Title of proposed idea: Human Microbiome, Part II - Microbial Product Characterization (see “Microbiome: Part 2” in Innovation Brainstorm ideas)
Nominator: NIH Institutes/Centers
Major obstacle/challenge to overcome: The Human Microbiome Project has dramatically increased our understanding of the diversity and genetics of the microbial constituents of the human body. The next and even bigger step is to move beyond sequencing and organism identification to functional understanding of the microbiome and its relationship to a broad spectrum of autoimmune, infectious, metabolic, and other diseases. At a big-picture level, the challenge is to understand how commensal bacteria, probiotics, and their products may act and interact at mucosal surfaces and throughout the body to alter physiology and pathogenesis. For instance, it is known that intestinal microbes produce vitamins and minerals and provide them to the host, and that carbohydrate fermentation produces short-chain fatty acids that can alter host absorption of calcium, magnesium, and phosphorus. Intriguingly, microbial products from one organism also can alter the gene expression and the functional metabolome of other resident microbes. As an example, in a model gut system the exogenously administered probiotic Bifidobacterium longum was shown to expand the variety of polysaccharides targeted for degradation by Bacteroides thetaiotaomicron, which is a prominent member of the adult human gut microbiota.1 These and other examples speak to the importance of identifying and understanding the protein, small molecule, and metabolite products of those microbes, and the relationship of these to beneficial or adverse functions of the microbiome and probiotics administered with an intention of altering it.
Emerging scientific opportunity ripe for Common Fund investment: The Human Microbiome Project has provided the capacity to determine the composition of the microbiome and observe associations between the microbiome and a spectrum of disorders ranging from intestinal disease to obesity and from cystic fibrosis to cancer. This has set the stage for movement toward a more functional understanding of the microbiome-human relationship. A detailed characterization, including both identification and determination of function, of the small molecule, protein, and metabolic products of human microflora has become necessary to advance the field. Characterization of microbial products would focus initially those produced by the most common oral and gut commensals. Additionally, early on it is vital to study the organisms used as probiotics with the intent of altering the oral and gut flora because altered microflora may concurrently alter gut micro-ecology, intestinal barrier function, metabolic activity of the host, and modulate mucosal and systemic immune function. A comprehensive analysis of microbial products, beginning now with organisms identified in the first stage of the HMP as being associated with health or disease and then expanded over time, is required in order to appreciate and predict the effects of changes in the microbiome resulting from such causes as antibiotic use, disease, or probiotic administration.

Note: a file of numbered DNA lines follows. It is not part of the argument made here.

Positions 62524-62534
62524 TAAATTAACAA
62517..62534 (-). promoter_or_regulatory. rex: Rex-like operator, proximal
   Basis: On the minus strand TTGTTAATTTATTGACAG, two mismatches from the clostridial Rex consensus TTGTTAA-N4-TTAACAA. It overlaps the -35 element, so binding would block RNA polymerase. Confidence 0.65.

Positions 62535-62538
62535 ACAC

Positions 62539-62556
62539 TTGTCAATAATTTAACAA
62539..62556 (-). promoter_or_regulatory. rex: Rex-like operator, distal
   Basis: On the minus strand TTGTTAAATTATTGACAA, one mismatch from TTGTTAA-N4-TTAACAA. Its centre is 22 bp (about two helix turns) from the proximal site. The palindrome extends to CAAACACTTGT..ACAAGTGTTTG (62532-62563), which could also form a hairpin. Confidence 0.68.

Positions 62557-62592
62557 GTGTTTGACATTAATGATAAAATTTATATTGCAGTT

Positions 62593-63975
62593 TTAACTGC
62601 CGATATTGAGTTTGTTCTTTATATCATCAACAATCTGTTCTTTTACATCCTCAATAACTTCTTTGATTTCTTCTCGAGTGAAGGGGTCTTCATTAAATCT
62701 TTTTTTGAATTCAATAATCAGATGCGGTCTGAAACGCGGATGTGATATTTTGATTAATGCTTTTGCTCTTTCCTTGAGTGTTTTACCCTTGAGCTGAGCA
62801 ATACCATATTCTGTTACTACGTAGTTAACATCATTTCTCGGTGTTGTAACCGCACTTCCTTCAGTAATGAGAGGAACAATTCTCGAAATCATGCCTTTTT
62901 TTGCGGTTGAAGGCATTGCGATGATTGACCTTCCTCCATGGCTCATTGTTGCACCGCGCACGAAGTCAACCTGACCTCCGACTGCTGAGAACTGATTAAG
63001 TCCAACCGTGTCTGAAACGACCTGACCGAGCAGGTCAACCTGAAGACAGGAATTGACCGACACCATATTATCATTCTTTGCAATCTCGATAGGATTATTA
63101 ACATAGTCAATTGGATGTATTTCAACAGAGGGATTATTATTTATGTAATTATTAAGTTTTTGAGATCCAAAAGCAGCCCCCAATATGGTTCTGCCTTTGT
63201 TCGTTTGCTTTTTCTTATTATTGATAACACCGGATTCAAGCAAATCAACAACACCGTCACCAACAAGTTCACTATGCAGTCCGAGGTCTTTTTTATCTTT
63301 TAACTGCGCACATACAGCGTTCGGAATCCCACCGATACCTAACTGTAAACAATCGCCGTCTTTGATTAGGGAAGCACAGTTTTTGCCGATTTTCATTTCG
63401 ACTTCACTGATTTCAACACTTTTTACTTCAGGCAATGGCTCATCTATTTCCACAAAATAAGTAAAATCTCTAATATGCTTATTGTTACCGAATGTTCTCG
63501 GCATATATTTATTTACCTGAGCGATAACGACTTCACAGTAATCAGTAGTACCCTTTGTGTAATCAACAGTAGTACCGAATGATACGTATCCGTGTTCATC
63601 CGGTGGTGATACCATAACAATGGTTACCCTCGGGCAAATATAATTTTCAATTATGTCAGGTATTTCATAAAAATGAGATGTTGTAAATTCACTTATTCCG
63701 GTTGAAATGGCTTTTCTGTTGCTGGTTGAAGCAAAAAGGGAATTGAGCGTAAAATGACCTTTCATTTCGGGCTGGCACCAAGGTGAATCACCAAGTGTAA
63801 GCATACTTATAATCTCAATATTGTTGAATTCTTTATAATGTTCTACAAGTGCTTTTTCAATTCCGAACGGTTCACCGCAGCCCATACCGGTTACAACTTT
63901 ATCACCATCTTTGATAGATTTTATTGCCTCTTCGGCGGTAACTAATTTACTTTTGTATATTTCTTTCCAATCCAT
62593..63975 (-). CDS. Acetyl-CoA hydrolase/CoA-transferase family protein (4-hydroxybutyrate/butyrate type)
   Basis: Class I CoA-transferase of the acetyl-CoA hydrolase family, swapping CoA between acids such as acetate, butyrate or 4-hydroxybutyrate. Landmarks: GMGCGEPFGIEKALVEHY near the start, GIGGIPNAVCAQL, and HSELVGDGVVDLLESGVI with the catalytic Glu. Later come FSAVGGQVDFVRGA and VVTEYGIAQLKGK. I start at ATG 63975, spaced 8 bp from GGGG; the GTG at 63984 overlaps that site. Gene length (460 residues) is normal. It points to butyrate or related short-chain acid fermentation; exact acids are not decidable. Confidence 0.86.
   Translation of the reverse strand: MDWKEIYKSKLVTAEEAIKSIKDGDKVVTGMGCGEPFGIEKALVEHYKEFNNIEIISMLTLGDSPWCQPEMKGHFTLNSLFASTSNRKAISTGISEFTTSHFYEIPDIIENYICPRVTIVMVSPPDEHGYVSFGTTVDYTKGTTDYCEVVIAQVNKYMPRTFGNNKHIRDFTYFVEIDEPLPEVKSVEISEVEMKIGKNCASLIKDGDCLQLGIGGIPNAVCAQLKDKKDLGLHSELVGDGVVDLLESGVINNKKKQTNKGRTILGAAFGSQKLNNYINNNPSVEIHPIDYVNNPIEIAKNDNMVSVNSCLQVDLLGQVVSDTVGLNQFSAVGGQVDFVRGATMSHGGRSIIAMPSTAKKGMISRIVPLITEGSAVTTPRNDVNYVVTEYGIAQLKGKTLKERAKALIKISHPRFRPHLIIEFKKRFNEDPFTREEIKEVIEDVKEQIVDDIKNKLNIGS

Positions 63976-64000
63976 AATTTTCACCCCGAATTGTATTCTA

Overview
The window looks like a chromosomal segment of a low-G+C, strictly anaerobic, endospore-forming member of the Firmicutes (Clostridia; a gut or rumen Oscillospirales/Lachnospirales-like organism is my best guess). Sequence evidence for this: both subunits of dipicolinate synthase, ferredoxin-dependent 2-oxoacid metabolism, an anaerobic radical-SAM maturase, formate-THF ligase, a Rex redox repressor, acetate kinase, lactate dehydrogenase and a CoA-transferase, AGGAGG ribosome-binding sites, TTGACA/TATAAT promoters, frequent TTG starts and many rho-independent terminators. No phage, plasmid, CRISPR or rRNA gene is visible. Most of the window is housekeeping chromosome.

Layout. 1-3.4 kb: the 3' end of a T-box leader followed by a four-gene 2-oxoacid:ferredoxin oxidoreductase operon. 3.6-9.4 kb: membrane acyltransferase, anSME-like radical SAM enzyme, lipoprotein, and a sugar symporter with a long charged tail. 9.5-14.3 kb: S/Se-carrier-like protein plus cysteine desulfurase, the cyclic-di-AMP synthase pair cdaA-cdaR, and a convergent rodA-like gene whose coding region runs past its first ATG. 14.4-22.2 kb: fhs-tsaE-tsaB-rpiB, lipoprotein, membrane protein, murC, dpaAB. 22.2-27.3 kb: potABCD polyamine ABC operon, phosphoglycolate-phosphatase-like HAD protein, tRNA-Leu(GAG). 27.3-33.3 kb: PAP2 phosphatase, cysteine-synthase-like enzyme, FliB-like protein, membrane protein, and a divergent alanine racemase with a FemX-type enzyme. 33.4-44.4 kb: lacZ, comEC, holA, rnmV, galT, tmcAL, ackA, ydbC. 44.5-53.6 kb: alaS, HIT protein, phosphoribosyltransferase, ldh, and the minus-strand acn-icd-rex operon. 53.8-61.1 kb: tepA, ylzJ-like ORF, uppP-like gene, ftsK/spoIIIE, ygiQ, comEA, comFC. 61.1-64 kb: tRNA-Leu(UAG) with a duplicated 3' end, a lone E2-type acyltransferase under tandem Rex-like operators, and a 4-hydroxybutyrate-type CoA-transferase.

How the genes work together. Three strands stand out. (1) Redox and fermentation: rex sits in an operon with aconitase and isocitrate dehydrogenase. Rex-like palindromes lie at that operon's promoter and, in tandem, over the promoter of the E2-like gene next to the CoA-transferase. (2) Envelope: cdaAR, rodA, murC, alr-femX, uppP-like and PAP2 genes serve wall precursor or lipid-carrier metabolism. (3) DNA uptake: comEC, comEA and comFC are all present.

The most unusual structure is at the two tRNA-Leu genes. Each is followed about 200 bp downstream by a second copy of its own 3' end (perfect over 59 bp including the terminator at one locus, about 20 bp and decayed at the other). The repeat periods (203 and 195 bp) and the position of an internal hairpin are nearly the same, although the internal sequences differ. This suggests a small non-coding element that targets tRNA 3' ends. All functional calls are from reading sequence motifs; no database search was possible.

Common Fund investment that could accelerate scientific progress in this field: The Common Fund could accelerate the potential transformative impact of the microbiome sequencing data by establishing projects that would focus on the microbial products of both common human flora and potential probiotic organisms. This initiative would encompass the following undertakings:
- Establish repository capacity and production facilities for strains of organisms that would be made available to investigators upon request.
- Determine sequences at the strain level since different strains of the same bacterial species have been shown to exhibit differential metabolic and immunoregulatory activity.
- Determine and catalog microbial small molecule and protein products.
- Assess strain-specific metabolomics.
- Undertake functional analysis including toxicity of microbial products and metabolites. This would involve assembly and conduct of a panel of screening assays for effects on other microbes such as changes in their metabolome or the total gut metabolome or effects on the host such as changes in gut barrier function or immune activity.
- Provide information for regulatory agencies thus facilitating work in humans.
Potential impact of Common Fund investment: Understanding of the organisms and their products and metabolites, and providing characterized and standardized resources to investigators, would be invaluable. There would be clarity as to genotype, phenotype, and function of microbes under study. Such comprehensive analyses of commensal organism and probiotic products are a prerequisite for elucidating how the oral and intestinal mucosa respond to their resident and transient flora. Detailed assessment of a repertoire of products of common microbes also provides a method for rational study of the resultant mucosal and systemic effects (both beneficial and adverse) of conditions such as antibiotic use, weight loss/gain, and disease. Further, it is crucial for the eventual understanding of the potential impact of probiotics on health since one might match the correct probiotic strain with the desired clinical outcome, be it immune function, barrier function or metabolism. Finally, these analyses may yield new therapeutic targets or insights into dietary interventions; and understanding variation in microbial products will shed light on how an imbalance in our microbiota may contribute to disease.
1Sonnenburg JL, Chen CT, Gordon JI Genomic and metabolic studies of the impact of probiotics on a model gut symbiont and host. PLoS Biol. 4(12):e413, 2006.